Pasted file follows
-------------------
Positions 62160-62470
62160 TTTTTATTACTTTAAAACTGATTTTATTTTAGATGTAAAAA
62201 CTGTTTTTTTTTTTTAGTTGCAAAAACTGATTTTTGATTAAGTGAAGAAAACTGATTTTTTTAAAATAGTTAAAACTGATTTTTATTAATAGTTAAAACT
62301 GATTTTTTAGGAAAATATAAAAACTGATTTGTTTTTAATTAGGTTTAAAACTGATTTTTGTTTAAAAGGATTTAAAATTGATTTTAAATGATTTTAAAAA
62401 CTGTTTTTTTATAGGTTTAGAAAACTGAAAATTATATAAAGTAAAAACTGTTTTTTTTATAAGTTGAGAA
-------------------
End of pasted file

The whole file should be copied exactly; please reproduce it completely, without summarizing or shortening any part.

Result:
Positions 62160-62470
62160 TTTTTATTACTTTAAAACTGATTTTATTTTAGATGTAAAAA
62201 CTGTTTTTTTTTTTTAGTTGCAAAAACTGATTTTTGATTAAGTGAAGAAAACTGATTTTTTTAAAATAGTTAAAACTGATTTTTATTAATAGTTAAAACT
62301 GATTTTTTAGGAAAATATAAAAACTGATTTGTTTTTAATTAGGTTTAAAACTGATTTTTGTTTAAAAGGATTTAAAATTGATTTTAAATGATTTTAAAAA
62401 CTGTTTTTTTATAGGTTTAGAAAACTGAAAATTATATAAAGTAAAAACTGTTTTTTTTATAAGTTGAGAA